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Cisco warns firms to be on guard against ‘insider’ hacking

Cisco warns firms to be on guard against ‘insider’ hacking

The global recession has caused many job losses. As a result, insider threats are an increasing concern for businesses in the months ahead, global networking giant Cisco has warned.

Insiders who commit fraud can be contractors or other third parties, as well as current and former employees.

The report also advises heightened vigilance against some ‘old school’ approaches that are just as sophisticated and prevalent as newer threats.

Compromising legitimate websites for the purpose of propagating malware remains a highly effective technique for criminals. Eircom’s internet service outage in recent days is an example of this. Two denial of service attacks one week after another left users frustrated because the traffic caused congestion and Eircom’s DNS servers were unable to cope.

It is understood that among hackers Web 2.0 applications are prized for their ease of use and flexibility and have become lures for criminals.

Criminals are also targeting people who use online banking with well-designed, localised text-message scams – and they're leaving virtually no trail.

“Securing the internet has long been a moving target, as criminals develop increasingly sophisticated ways to breach corporate networks and obtain valuable personal data,” explained Patrick Peterson, Cisco fellow and chief security researcher.

“What is striking in our latest findings is how, in addition to using their technical skills to cast a wide net and avoid detection, these criminals are also demonstrating some strong business acumen. They are collaborating with each other, preying on individuals' greatest fears and interests, and increasingly making use of legitimate internet tools such as search engines and the software-as-a-service model.

“Some also continue to succeed using well-documented methods that in recent years have been downplayed as threats, given the preponderance of new tactics. With criminals being so quick to identify weaknesses both in online networks and in consumers' psyches, businesses need to adopt ever more advanced ways to fight cybercrime and remain vigilant across all attack vectors,” Petersen warned.

The Conficker worm, which began infecting computer systems late last year by exploiting a Windows operating system vulnerability, continues to spread. Several million computer systems were under Conficker's control as of June 2009.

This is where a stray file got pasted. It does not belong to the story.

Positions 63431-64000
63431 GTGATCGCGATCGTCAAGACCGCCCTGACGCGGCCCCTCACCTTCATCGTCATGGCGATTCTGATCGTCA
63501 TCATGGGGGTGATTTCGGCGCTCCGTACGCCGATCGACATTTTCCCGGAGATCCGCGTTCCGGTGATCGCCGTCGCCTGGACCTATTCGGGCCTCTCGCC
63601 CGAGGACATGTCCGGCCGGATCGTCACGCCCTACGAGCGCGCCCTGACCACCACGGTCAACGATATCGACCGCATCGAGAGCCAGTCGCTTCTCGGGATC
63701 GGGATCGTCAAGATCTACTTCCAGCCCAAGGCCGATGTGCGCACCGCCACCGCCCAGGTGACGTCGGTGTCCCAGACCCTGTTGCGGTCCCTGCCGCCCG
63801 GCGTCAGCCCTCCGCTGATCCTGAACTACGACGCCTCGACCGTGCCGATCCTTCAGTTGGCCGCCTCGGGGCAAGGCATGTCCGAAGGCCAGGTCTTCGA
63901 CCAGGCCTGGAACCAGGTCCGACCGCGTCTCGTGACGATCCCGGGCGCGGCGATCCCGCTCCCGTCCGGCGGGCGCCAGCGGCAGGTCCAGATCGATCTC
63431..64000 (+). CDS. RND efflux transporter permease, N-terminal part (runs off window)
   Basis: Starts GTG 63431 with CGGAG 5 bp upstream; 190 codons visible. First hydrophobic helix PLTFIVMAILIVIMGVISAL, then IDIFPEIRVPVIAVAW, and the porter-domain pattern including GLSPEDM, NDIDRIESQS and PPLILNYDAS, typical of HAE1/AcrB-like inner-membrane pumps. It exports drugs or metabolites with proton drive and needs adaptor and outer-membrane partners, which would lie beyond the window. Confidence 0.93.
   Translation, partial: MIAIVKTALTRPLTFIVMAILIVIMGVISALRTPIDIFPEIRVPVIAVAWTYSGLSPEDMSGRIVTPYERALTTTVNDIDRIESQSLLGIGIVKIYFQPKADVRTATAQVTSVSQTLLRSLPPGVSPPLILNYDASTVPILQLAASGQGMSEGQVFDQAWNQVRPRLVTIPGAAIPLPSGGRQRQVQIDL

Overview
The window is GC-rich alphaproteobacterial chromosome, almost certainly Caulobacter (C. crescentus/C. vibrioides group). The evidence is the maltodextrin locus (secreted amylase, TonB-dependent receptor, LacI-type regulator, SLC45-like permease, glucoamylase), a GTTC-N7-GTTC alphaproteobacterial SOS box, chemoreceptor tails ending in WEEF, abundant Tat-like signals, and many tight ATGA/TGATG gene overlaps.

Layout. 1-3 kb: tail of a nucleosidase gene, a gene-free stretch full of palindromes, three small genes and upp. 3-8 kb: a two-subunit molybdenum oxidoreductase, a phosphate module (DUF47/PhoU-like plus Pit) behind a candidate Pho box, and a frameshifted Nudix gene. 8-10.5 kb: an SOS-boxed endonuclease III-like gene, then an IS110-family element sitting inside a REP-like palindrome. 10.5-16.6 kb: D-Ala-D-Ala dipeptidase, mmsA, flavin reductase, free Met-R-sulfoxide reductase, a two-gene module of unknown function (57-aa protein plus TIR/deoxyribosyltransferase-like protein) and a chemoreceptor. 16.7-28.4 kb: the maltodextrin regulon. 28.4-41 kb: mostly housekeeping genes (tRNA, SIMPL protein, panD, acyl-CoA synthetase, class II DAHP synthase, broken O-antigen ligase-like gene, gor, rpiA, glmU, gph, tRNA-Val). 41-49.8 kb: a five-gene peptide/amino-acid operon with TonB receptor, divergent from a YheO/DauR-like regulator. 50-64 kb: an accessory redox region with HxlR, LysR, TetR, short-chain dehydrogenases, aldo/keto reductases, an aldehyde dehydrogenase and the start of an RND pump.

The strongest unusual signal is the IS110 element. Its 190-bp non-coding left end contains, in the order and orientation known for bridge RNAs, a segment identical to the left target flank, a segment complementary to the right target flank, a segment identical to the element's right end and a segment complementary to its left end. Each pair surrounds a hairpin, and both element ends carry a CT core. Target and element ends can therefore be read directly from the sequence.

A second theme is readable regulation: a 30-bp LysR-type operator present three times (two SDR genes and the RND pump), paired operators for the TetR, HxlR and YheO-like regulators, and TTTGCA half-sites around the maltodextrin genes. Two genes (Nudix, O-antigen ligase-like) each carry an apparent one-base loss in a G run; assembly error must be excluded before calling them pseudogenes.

According to the Cisco report, online criminals are well up on current events and are making the most of them. After the outbreak of Swine flu in April, cybercriminals quickly blanketed the web with spam that advertised preventive drugs and linked to fake pharmacies. Cybercriminals will often seize on major news events to launch this type of attack. While many spammers continue to operate with extremely high volumes, some are opting for lower-volume but more frequent attacks in an effort to remain under the radar.

US president Barack Obama has made strengthening US cyber security a high priority for his administration, and looks to work with the international community and the private sector to leverage technology innovations to reduce cybercrime.

Among the specific threats Cisco has warned businesses to watch out for are:

Botnets:These networks of compromised computers serve as efficient means of launching an attack. Increasingly, botnet owners are renting out these networks to fellow criminals, effectively using these compromised resources to deliver spam and malware via the SaaS model.

Spam:One of the most established ways to reach millions of computers with legitimate sales pitches or links to malicious websites, spam remains a major vehicle for spreading worms and malware, as well as for clogging internet traffic. A staggering 180 billion spam messages are sent each day, representing about 90pc of the world's email traffic.

Worms:The rise of social networking has made it easier to launch worm attacks. People engaging in these online communities are more likely to click links and download content they believe were sent by people they know and trust.

Spamdexing:Many types of businesses use search-engine optimisation to be listed more prominently in searches conducted on Google and other sites. Spamdexing, which packs a website with relevant keywords or search terms, is increasingly being used by cybercriminals seeking to disguise malware as legitimate software. Because so many consumers tend to trust rankings on leading search engines, they may readily download one of the fake software packages.

Text message scams:Since the start of 2009, at least two or three new campaigns have surfaced every week targeting handheld mobile devices. Cisco describes the rapidly growing mobile device audience as a "new frontier for fraud irresistible to criminals". With some 4.1 billion mobile phone subscriptions worldwide, a criminal may cast an extraordinarily wide net and still walk away with a nice profit, even if the attack yields only a small fraction of victims.

Insiders:The global recession has caused many job losses. As a result, insider threats are an increasing concern for businesses in the months ahead. Insiders who commit fraud can be contractors or other third parties as well as current and former employees.

By John Kennedy

Categories: Business, CIO, Comms


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